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Fisheries Agency Head Faces Forgery Charges

Andrei Krainy

Investigators on Friday opened a criminal case on forgery charges against Federal Fisheries Agency head Andrei Krainy, the latest high-ranking official to be targeted in an anti-corruption campaign by the government.

The charges relate to a corruption case opened three years ago against a former head of the northwest branch of the fisheries agency, Sergei Muravyev.

The Investigative Committee said Krainy tried to help Muravyev escape a harsher charge for accepting a 5 million ruble ($165,000) bribe by dismissing him from his post retroactively in May 2011.

Taking a bribe as a government official is punishable by up to 15 years in prison, while the charge for someone not in state service carries a maximum sentence of 10 years behind bars.

Muravyev was officially fired on May 23, 2011, while investigators say Krainy did not order the firing until May 25, after Muravyev had already been detained on bribery charges.

Krainy's spokesman, Alexander Savelyev, denied the charges and said they were "puzzled" as to why investigators were opening the case now, as the Muravyev case is being heard in court.

Savelyev said "our main defense is the truth, which is on our side."

Krainy himself denied the charges to Interfax, saying he had decided to fire Muravyev in April 2011 and waited a month because Muravyev was on sick leave at the time. Krainy said his agency had conducted an investigation into the northwest branch in connection with alleged violations beginning in late 2010.

Investigators said in a statement that they would question Krainy in connection with the case in the near future.

Alexei Mukhin, head of the Kremlin-connected Center for Political Information, said the case signaled that "against all public expectations, the government is getting serious about corruption."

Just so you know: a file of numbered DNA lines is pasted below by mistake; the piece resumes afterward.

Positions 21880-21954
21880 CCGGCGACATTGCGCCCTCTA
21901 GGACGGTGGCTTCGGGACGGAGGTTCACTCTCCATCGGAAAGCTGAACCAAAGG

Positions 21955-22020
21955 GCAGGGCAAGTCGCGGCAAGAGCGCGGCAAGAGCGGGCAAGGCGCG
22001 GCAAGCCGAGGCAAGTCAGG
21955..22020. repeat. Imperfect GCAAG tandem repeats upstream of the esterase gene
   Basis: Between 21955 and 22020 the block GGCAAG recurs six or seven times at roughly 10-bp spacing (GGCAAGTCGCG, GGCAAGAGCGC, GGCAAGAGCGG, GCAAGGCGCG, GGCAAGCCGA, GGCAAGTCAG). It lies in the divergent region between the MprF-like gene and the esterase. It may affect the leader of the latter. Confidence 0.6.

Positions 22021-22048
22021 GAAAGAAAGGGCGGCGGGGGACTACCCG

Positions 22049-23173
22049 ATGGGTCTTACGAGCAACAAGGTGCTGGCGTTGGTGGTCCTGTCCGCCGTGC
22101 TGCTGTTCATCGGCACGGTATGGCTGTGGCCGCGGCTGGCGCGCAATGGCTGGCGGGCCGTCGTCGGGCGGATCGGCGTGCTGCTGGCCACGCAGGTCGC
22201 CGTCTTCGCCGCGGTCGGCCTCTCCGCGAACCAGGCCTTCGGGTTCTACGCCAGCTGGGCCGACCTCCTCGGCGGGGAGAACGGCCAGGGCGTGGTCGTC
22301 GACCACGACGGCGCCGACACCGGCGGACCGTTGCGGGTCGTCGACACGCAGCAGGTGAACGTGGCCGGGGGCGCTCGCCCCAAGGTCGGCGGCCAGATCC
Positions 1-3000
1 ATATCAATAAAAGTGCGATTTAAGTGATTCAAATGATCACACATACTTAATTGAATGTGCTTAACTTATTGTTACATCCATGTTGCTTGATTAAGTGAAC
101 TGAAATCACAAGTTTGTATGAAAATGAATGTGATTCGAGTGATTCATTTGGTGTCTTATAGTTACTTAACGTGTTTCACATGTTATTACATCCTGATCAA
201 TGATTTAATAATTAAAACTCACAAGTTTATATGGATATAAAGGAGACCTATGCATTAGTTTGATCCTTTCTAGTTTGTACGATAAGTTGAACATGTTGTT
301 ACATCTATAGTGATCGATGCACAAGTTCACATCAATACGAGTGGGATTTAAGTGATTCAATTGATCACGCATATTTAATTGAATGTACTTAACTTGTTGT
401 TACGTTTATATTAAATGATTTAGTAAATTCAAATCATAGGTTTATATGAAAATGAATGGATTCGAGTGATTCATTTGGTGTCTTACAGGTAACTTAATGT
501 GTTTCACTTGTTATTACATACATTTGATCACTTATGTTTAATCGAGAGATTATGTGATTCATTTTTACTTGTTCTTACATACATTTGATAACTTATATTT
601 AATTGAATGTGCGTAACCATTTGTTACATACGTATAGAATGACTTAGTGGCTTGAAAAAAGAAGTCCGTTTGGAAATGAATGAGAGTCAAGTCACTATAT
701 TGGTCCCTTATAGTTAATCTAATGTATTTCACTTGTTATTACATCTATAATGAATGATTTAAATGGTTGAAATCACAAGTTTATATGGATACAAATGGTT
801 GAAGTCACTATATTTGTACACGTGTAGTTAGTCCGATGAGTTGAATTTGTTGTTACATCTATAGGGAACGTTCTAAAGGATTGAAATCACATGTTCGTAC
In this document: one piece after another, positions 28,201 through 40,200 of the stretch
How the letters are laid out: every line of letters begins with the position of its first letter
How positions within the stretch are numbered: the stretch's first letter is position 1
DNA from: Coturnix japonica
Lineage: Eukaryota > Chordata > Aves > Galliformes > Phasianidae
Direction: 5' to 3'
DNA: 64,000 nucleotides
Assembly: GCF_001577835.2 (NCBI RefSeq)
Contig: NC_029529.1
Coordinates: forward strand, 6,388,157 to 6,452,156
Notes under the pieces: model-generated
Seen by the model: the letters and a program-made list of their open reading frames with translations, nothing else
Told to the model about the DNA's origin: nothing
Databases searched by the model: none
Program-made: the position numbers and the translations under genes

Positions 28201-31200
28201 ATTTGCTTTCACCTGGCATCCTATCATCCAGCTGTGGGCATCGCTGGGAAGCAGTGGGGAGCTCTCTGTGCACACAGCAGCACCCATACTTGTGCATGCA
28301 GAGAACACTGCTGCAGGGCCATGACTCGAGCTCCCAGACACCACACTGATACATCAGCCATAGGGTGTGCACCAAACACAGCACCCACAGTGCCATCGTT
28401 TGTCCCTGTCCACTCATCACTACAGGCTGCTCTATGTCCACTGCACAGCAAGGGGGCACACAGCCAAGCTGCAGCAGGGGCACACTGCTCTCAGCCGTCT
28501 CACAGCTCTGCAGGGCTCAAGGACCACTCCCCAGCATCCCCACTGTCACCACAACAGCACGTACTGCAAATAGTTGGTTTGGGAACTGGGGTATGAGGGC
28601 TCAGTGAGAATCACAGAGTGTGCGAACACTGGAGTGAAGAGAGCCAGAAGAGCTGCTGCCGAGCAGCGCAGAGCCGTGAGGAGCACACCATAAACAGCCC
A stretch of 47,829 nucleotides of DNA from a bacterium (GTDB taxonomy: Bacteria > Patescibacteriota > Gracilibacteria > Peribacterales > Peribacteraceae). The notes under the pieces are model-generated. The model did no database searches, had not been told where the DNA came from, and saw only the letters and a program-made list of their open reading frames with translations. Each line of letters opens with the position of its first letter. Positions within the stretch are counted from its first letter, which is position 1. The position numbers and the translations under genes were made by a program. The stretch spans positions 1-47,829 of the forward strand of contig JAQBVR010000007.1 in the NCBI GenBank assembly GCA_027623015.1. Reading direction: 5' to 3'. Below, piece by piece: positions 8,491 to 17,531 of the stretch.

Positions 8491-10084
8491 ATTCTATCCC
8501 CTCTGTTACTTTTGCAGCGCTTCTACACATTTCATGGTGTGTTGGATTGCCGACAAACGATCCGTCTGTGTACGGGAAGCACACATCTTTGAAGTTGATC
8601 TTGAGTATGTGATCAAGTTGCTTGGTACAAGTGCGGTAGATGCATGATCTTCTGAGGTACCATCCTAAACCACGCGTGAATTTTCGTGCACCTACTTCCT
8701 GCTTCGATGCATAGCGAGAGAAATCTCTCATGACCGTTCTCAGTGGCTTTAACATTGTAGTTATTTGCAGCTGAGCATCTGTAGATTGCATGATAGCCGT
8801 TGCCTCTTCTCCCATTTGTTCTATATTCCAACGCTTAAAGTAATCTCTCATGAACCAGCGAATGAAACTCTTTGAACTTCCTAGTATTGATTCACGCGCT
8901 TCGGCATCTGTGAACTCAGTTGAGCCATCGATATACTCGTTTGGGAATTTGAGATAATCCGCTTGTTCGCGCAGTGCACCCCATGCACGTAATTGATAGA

"The reason is that it wants the overall system to be governable," he said.

At least a dozen mid-level and high-ranking officials have been charged or fired in connection with corruption cases since November, when Anatoly Serdyukov was removed from his post as defense minister after the announcement of a multi-million-dollar fraud case linked to the ministry.

Serdyukov has been questioned multiple times as a witness in the case, and investigators have said he could become a suspect.

Last week, investigators questioned former Agriculture Minister Yelena Skrynnik as a witness in a criminal investigation announced last year into a $16 million fraud at a state-owned company.

Mukhin said he expects other cases to be opened soon and linked the charges against Krainy with the cases involving Serdyukov and Skrynnik.

When asked why he thought investigators waited several years to open a case against Krainy, Mukhin said they were "probably waiting for a signal."

Russia's fishing industry, the fifth largest in the world with annual production worth hundreds of millions of dollars, is based mainly in the Far East, where over half of all Russian fish is harvested. Most of the country's catch is exported to Japan, South Korea and China.

Krainy has portrayed himself as a tough negotiator with Russia's export partners. In an interview with Komsomolskaya Pravda last year, he said the Japanese ambassador fell ill during talks and asked for an ambulance, to which Krainy responded by telling him to "be strong and exhibit his Japanese character, since Moscow suffers from traffic jams and it will take a while for the ambulance to come."

In the same interview he said two South Korean deputy ministers once "cried in his office, asking him to give more fish to Korea."

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